Philippa Hudson and the safety of children’s lunchboxes

Posted on Wednesday, December 5 2012

Senior lecturer in Food Safety Philippa Hudson has been featured in several media outlets about her research looking at the safety of children’s lunchboxes.

Philippa and dissertation student Hannah Walley looked at the temperature of children’s lunchboxes at a school throughout the day and found that almost all of them reached potentially unsafe temperatures.

They also looked at the cleanliness of the lunchboxes and tested the insides for microbes.

The Bournemouth Echo newspaper did a full page feature on the research, and spoke to local mums about whether they worry about the temperature and cleanliness of their children’s lunchboxes.

Parenting website Netmums also focused on the findings of the research – asking parents whether they thought schools should do more to keep lunchboxes at cool temperatures.

Philippa appeared on Katie Martin’s afternoon show on BBC Radio Solent and Wessex FM.

In interviews, Philippa said that the idea for the research came from her own son’s lunchbox.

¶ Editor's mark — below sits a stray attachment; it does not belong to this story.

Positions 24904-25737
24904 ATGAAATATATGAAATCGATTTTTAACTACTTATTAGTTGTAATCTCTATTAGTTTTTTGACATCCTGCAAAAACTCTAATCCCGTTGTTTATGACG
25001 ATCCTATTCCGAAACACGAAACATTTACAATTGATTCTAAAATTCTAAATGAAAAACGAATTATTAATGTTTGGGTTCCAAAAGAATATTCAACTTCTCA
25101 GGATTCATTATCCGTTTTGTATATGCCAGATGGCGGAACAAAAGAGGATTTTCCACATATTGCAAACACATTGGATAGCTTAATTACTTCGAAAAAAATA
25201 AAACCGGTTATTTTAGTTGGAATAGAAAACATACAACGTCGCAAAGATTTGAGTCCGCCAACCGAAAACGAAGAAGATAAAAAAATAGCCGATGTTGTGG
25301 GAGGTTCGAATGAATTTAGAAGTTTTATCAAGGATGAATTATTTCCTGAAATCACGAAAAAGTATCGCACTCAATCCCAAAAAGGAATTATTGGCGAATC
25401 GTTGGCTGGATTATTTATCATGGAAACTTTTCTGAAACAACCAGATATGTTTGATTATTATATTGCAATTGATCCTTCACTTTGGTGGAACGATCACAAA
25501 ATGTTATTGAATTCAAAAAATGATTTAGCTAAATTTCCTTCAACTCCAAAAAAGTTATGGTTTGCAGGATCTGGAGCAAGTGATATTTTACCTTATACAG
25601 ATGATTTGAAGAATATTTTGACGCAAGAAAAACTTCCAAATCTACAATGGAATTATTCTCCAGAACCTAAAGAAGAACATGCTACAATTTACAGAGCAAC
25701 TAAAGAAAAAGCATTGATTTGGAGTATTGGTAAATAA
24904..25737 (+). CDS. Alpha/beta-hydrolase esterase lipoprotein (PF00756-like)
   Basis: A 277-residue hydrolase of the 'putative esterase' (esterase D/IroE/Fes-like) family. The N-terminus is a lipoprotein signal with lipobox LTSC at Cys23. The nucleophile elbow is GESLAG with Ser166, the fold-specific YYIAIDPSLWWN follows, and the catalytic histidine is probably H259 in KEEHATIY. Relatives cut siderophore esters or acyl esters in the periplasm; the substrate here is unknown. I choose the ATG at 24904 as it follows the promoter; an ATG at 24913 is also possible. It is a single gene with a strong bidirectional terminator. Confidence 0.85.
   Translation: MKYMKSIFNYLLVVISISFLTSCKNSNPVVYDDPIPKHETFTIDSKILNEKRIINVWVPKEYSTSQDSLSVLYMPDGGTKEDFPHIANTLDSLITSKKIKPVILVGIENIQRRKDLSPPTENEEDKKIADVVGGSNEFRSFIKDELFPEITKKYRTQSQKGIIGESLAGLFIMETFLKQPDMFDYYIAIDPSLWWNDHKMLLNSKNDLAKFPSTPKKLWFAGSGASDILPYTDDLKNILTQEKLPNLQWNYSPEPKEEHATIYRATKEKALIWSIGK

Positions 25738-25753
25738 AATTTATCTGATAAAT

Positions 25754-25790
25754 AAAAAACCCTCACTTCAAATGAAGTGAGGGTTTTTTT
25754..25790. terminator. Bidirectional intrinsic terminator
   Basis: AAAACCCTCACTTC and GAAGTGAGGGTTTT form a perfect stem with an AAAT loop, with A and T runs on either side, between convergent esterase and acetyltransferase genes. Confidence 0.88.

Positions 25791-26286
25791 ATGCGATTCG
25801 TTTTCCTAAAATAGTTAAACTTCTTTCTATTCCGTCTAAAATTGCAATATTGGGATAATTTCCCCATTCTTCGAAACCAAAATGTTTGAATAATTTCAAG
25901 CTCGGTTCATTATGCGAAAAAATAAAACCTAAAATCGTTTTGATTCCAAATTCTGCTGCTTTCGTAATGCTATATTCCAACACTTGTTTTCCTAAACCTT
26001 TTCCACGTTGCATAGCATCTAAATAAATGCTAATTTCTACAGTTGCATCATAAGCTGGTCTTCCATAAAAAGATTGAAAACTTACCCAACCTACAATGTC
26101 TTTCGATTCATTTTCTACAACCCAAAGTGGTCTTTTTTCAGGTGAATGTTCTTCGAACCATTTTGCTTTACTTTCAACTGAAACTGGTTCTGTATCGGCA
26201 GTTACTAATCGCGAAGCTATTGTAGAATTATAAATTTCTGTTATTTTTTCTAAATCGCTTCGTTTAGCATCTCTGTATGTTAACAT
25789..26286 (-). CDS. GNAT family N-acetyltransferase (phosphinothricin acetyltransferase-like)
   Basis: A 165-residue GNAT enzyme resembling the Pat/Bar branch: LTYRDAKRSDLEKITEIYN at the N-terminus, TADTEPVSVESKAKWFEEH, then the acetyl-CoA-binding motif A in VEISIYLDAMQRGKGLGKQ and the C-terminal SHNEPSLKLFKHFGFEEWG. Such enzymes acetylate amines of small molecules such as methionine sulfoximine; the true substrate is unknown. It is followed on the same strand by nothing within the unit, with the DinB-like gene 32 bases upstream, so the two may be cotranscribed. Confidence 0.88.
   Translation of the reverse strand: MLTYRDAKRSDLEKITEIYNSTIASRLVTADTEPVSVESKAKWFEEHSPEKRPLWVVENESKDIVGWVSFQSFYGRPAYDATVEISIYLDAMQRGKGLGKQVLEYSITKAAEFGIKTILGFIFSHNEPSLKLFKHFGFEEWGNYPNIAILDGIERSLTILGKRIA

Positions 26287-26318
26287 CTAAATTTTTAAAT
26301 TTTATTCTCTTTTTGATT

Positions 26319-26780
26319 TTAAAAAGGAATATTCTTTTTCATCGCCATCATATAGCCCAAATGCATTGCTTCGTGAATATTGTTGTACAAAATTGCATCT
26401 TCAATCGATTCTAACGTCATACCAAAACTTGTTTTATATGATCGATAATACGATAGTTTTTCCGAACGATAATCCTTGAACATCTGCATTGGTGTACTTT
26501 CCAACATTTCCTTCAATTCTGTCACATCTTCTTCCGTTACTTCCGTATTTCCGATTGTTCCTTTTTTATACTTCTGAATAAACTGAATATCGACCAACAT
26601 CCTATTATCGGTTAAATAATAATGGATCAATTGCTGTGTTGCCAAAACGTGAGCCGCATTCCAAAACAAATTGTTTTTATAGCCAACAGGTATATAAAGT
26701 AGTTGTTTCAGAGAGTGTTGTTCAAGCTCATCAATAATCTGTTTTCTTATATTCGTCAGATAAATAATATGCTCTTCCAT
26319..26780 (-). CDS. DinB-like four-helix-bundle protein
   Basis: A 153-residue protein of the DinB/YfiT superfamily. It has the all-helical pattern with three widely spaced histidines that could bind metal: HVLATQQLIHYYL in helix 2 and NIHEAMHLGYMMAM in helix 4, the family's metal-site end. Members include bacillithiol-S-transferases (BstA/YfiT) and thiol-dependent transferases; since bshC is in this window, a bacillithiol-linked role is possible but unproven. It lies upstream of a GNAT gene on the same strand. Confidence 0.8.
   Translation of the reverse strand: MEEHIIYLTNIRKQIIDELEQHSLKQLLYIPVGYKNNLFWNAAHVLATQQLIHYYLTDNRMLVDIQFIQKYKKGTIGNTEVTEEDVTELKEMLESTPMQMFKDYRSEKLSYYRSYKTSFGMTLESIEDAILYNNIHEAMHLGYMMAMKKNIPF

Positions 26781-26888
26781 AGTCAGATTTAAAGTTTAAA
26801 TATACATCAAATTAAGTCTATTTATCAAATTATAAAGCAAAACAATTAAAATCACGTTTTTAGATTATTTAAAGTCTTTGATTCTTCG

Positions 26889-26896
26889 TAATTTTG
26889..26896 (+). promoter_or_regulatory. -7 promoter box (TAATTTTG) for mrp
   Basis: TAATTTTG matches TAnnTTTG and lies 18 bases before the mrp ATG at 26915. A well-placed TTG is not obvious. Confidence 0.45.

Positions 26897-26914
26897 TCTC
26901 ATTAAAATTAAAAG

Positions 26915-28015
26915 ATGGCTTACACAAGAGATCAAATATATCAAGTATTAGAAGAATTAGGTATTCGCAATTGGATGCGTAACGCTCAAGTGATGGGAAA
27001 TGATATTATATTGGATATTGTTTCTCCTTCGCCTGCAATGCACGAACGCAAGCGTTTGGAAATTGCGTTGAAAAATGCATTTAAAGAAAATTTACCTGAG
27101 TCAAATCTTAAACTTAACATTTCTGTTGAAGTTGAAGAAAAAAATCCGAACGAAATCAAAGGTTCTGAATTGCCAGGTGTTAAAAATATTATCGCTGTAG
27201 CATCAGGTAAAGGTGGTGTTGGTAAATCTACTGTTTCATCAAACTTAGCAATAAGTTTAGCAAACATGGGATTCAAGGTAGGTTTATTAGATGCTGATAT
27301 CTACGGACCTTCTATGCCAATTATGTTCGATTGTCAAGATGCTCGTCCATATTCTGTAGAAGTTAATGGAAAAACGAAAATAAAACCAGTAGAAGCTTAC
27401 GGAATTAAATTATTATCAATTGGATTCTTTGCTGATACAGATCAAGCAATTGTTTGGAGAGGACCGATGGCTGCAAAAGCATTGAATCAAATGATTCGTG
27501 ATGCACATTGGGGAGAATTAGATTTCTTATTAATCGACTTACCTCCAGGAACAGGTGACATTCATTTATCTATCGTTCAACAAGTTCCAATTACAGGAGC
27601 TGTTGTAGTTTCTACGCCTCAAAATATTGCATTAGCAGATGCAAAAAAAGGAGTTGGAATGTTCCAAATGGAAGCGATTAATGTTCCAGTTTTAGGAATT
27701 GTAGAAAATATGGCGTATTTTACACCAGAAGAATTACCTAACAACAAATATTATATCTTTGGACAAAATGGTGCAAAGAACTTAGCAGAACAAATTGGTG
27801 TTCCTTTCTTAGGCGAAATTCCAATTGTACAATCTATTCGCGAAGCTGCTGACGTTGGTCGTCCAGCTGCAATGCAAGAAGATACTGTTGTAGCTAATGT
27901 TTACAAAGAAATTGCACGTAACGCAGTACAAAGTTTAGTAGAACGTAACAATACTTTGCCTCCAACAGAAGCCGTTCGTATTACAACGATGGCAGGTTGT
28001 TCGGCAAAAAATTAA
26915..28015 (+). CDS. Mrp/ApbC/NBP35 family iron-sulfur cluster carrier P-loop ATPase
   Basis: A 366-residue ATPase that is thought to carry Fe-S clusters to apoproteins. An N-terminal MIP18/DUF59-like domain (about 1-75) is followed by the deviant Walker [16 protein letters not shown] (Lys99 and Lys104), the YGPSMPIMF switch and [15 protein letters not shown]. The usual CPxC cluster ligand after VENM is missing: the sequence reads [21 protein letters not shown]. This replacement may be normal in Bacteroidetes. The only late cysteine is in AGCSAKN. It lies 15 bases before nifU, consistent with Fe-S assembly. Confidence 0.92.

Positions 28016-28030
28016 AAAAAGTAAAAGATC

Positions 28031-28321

“I became interested in the nature of the contamination of the general gunk that was in his lunchbox and what the microbiological and food safety implication of that might be.”

She added the type of lunchbox used was important.

“The rigid sort are much easier to clean because you can put them in a dishwasher or can immerse them in a bowl of hot, soapy water when you are doing the washing up and you can give them a jolly good wash.

“The sorts of lunchboxes that gave me cause for concern and the sort that I was buying for my son was the fabric sortย…they always say, do not immerse in water, wash with a damp cloth, and if that is what you are doing and it is a dishcloth you’re using, you run the risk of potentially contaminating that surface.”